Don’t worry, I won’t be patronizing that establishment. But I’m going to exercise my 1st Amendment right to explain why I won’t be patronizing their establishment, if that’s ok with you. There’s no “ruining” going on here. If you show by the names of your beers that you are operating on a teenage level, I’ll assume that you beers are also catered toward teenage tastes. There are plenty of beers and breweries, I’ll just go somewhere else. Simple enough. I also won’t be growing a pair anytime soon, though you probably don’t see that as sexist either.

      • No One Else Cares says:

        Why does everything think they need to spout their opinion on a matter as trivial as this. Just buy different beer. No one else is interested in hearing you complain.

    • Brett Oyler says:

      The term “Rape Culture” isn’t necessarily about people or companies outwardly campaigning for the act of rape. “Rape Culture” describes the collective actions and language of the whole society that excuse or tolerate sexual violence.

      I believe we vote with our dollars. The Clown Shoes and Flying Dog Labels are just stupid so I’ll never buy them, but they don’t do the same damage Pig Minds do. “Panty Dropper” is a term that is specifically about rape. It’s been around forever. Taking sexual advantage of someone when they are drunk is rape. It just is, so naming your beer to give a “who gives a fuck,” edgy, controversial message is more than stupid.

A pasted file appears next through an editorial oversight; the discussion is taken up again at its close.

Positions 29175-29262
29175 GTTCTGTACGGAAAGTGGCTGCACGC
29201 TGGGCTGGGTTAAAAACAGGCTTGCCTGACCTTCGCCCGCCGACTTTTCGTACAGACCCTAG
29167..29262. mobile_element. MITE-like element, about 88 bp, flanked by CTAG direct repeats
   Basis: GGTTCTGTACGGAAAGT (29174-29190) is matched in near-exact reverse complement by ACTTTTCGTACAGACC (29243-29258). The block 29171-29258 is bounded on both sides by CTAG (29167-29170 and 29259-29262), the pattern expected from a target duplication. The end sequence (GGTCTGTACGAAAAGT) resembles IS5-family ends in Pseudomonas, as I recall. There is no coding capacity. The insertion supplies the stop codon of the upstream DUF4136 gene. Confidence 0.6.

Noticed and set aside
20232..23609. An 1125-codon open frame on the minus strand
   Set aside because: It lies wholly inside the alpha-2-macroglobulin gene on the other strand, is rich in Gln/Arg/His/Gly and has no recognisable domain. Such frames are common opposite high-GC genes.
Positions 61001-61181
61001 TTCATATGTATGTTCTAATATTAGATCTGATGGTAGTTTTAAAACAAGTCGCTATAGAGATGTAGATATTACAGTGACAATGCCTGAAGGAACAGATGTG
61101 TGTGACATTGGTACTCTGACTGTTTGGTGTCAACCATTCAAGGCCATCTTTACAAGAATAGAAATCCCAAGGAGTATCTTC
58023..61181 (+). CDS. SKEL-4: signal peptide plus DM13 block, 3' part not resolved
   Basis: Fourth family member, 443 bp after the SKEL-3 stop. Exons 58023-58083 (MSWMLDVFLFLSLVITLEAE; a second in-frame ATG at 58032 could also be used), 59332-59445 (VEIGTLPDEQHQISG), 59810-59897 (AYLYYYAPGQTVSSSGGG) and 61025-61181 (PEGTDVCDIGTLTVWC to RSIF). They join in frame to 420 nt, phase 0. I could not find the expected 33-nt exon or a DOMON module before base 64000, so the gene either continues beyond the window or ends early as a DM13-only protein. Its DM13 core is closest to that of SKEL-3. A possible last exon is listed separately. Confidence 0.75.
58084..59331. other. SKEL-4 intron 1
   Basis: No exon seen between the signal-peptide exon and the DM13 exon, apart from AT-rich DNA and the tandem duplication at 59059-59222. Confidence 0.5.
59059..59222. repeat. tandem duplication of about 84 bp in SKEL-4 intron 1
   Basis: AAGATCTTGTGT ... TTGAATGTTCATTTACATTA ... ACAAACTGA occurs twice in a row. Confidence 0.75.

I would hope that beers like this would just disappear because people didn’t buy them. You would think that would happen based on this being a Blueberry ale.

      Labels like my local Belching Beaver aren’t playful they are just gross. If you’re really edgy, name it “Pussy Queef” and see how well it sells. I love brewing beer, I love beer culture, but the more popular it has become, the more these lowest common denominator shitheads make us look bad.

  • JL says:

    Clickbait Achievement Unlocked! Proceed to Slideshow Mode!

  • Bob says:

    People are so easily offended these days. It’s humor. Deal with it. Free speech is not free if you are telling people to “shut up” all the time.

  • Al from NY says:

    That’s what I would drink if I was 14. Let’s see these brewers grow a pair and make a confererate flag beer. More like, grow some brains and realize women drink a lot of beer, and they’re not buying yours.

  • B says:

    Did people exercise their freedom of speech ages ago before “craft beer” became a thing? Why is this NOW all of a sudden an issue? Breweries who’ve established their beer names and brand years ago are now getting ridiculed by people who likely don’t care about beer anyway. Leave us alone and use your rights towards something that actually matters.

  • bob says:

    here is an idea. if you’re going to talk bad about a picture on a bottle, DON’T BLUR OUT THE PICTURE!! how do you expect anyone to believe you if we can’t judge for ourselves? I won’t even read your article, and just assume you are an idiot.

  • […] Pope of Draft Magazine asks if sexism sells. And before you argue this doesn’t count for beer blogging because it’s a magazine, […]